May Signals U.K. to Quit Single Market to Curb ImmigrationBy
May denies ‘muddled’ thinking, pledges Brexit details in weeks
Pound weakens as May’s comments indicate hard Brexit
U.K. Prime Minister Theresa May signaled regaining control of immigration and lawmaking are her Brexit priorities even if that means quitting Europe’s single market. The pound fell to a 10-week low.
In her first televised interview of the new year, May told Sky News on Sunday that leaving the European Union will be about “getting the right relationship, not about keeping bits of membership.”
“We are leaving. We are coming out. We are not going to be a member of the EU any longer, so the question is what is the right relationship for the U.K. to have with the European Union when we are outside,” she said. “We will be able to have control of our borders, control of our laws, but we still want the best possible deal for U.K. companies to be able to trade in and within the EU and European companies to operate and trade in the U.K.”
The comments suggest that with time running out before her own March 31 deadline to file for divorce, May is willing to gamble Britain’s trading relationship with its biggest market in return for greater sovereignty. Being part of the EU requires the U.K. to allow free movement of labor and to accept the jurisdiction of the European Court of Justice.
No Prior Planning
With the premier’s remarks signaling a so-called “hard Brexit” is more likely, the pound on Monday fell to its lowest against the dollar since the end of October, dropping by 0.9 percent to $1.2178.
May’s EU counterparts have repeatedly warned that she will not be allowed to “cherry pick” and that membership of the tariff-free single market requires her maintaining free movement of goods, services, capital and labor. May’s hope will be that they will still be willing to strike a free trade deal with the U.K. to safeguard their own economies.
May used the interview to deny the government’s plan to exit the bloc is “muddled,” saying she’ll unveil details of her strategy in the coming weeks. In doing so, she defended herself against an allegation by Ivan Rogers, Britain’s envoy to the EU who quit last week, that her government lacks an effective strategy for leaving the bloc.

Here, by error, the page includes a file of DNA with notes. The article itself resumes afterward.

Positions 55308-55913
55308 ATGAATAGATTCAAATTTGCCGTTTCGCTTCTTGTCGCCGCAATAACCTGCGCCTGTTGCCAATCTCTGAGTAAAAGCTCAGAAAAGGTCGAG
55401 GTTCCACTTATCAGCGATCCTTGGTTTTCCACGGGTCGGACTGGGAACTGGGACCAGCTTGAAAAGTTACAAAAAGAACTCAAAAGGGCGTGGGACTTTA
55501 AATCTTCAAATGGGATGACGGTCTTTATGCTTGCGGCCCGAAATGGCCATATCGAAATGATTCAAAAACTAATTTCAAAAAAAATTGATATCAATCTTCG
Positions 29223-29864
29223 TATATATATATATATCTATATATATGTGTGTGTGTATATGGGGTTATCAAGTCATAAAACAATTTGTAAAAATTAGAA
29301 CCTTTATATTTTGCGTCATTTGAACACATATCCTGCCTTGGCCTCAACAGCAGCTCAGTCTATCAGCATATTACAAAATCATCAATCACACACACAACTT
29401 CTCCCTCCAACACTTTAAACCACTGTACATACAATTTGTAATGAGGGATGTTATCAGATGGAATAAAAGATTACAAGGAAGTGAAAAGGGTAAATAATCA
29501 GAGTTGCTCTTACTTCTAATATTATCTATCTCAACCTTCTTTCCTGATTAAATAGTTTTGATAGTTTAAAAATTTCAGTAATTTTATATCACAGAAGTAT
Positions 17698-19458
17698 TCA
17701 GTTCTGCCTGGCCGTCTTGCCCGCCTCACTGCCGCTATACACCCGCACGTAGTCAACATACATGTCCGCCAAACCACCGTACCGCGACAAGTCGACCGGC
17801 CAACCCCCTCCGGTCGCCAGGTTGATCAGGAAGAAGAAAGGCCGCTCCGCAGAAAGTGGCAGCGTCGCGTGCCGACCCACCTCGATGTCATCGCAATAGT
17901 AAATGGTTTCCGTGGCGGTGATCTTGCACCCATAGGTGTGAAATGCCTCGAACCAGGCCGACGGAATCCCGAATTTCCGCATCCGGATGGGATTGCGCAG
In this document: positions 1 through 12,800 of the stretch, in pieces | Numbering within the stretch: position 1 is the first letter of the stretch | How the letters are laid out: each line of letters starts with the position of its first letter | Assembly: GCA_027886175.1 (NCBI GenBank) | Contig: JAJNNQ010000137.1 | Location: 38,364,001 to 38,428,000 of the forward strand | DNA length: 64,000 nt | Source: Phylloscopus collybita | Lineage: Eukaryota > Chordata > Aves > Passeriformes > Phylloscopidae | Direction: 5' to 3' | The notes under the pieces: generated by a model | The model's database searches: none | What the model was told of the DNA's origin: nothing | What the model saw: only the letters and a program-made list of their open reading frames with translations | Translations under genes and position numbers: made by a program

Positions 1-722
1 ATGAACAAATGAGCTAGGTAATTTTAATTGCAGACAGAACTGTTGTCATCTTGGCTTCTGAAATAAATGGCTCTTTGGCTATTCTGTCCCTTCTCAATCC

She said no plan for Brexit was drawn up by her predecessor, David Cameron, and she needed to assess the situation and work out the correct way to act once Article 50 of the Lisbon Treaty is invoked, starting two years of talks.
“There hadn’t been any plans made for Brexit so it was important for us to take some time to look at the issues, look at the complexity of the issues,” May said. “Our thinking on this isn’t muddled,” she said, “I will be setting out some more details in coming weeks as we look ahead to triggering Article 50.”
Steve Baker, who leads a grouping of about 60 Euroskeptic lawmakers from May’s Conservative Party, said the premier’s comments were “great news for the U.K.”
“This is welcome clarification of a sensible position by the prime minister,” Baker said in an e-mail. “The best outcome for the U.K. is an ambitious trade deal plus control of our laws, trade policy and borders.”
While Baker’s support will be welcomed by May, it will fuel allegations from opposition parties that the prime minister’s attempts to balance the competing factions in her party mean she is not acting in the interests of the rest of the country.
“My worry is that Theresa May, instead of behaving like a prime minister should, is putting the leadership of her own deeply divided party ahead of her responsibilities as prime minister,” Scottish First Minister Nicola Sturgeon told the BBC. May is “trying to appease the increasingly right wing Brexiteers in her own party instead of prioritizing what would be a sensible solution for the U.K. to stay in the single market for example,” Sturgeon said. “The interests of the country in these next few months have to come to the fore.”
Education Secretary Justine Greening offered a glimpse of the intense work being done by the prime minister as she seeks to refine the strategy for leaving the 28-nation bloc. May, who has a growing reputation among ministers and civil servants for her eagerness to be involved in policy detail, has personally overseen discussions on the issues, Greening said.
“She’s worked through methodically with cabinet colleagues the many, many areas we have to have clear thinking in place on,” Greening said in an interview with BBC TV. “The prime minister will take her own decision about how much she wants to disclose.”
May pledged to use the Brexit vote to drive a change in the relationship between people and the government, saying the state should be willing to step in to solve “burning injustices.” Writing in the Sunday Telegraph of her vision for a “shared society,” she said there is “more to life than individualism and self-interest” and rejected the idea that government should get out of the way.
“When the British people voted in the referendum last June, they did not simply vote to withdraw from the European Union; they voted to change the way our country works -- and the people for whom it works -- forever,” she wrote. “It was a quiet revolution by those who feel the system has been stacked against them for too long -- and an instruction to this Government to seize the opportunity of building a stronger, fairer Britain that works for everyone, not just a privileged few.”
— With assistance by Alex Morales, and Tim Ross